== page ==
When you grow up with addictive patterns of behavior, they tend to transfer into your career as well. Alison is now able to recognize that all of her assets are also her liabilities. She’s always been one to work hard and hustle towards her goals. She’s not afraid to put in the hard work. The positive side of her competitive nature is that she was able to create a business from the ground up and just kept working towards building it. It never occurred to her that she couldn’t. She just kept putting one foot in front of the other. When she thought of an idea or a way to make money, she pursued it wholeheartedly. She was relentless to gain success. She also applied this same character trait into her athletics. This is her asset. The downside to this is that sometimes she doesn’t know when it’s time to let somebody help or when it’s time to pass the torch. Now, she really honors this and doesn’t deny others the opportunity to lend her a helping hand. When you let people in who can actually help you, you can actually grow as a person for the better.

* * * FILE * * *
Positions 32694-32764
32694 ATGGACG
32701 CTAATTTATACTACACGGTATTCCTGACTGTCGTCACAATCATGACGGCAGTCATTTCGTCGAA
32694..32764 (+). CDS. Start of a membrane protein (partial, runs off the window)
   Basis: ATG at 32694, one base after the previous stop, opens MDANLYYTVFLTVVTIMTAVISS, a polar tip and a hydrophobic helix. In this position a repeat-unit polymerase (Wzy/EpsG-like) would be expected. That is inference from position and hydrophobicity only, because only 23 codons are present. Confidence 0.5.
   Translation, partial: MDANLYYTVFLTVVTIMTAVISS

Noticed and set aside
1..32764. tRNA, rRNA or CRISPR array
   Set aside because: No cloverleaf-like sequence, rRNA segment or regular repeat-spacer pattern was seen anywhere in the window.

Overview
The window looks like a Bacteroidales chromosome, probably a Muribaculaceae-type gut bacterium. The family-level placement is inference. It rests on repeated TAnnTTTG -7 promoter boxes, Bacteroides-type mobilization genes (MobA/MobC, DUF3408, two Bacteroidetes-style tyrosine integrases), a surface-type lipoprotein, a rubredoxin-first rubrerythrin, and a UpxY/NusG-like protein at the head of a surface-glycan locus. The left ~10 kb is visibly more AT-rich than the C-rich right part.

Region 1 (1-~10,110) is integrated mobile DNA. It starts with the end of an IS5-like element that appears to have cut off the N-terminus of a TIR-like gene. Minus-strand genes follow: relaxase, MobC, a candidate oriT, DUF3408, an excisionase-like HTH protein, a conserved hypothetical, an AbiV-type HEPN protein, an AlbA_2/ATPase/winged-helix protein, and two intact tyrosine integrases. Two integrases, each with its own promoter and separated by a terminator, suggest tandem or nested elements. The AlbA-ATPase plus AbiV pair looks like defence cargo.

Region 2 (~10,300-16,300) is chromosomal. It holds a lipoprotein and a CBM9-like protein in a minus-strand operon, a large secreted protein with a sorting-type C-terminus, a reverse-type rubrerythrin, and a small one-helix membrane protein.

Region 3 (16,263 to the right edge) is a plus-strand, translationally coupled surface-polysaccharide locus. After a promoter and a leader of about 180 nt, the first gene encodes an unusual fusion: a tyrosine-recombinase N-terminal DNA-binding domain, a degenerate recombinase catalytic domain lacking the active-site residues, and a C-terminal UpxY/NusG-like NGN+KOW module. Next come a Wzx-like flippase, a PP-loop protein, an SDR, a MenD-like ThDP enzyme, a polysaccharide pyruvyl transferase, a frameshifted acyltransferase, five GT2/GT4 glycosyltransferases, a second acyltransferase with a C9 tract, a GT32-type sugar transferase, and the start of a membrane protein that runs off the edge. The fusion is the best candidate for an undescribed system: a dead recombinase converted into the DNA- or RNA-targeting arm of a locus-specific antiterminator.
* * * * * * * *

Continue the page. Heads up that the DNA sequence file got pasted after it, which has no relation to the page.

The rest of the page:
One positive thing that came out of all of this though is that Alison became really active. She started running and lifting. Eventually she incorporated a nutrition and hydration plan in her life as well! She went from being an anxious smoker who was on and off meds, to someone who was running and lifting and prioritizing fitness into her life. Today, fitness is super important to her and she embraces her tendency to be competitive with it. Over the years, she has filled her time with things like fitness, races, traveling and writing.
Alison’s Advice & The Importance of Community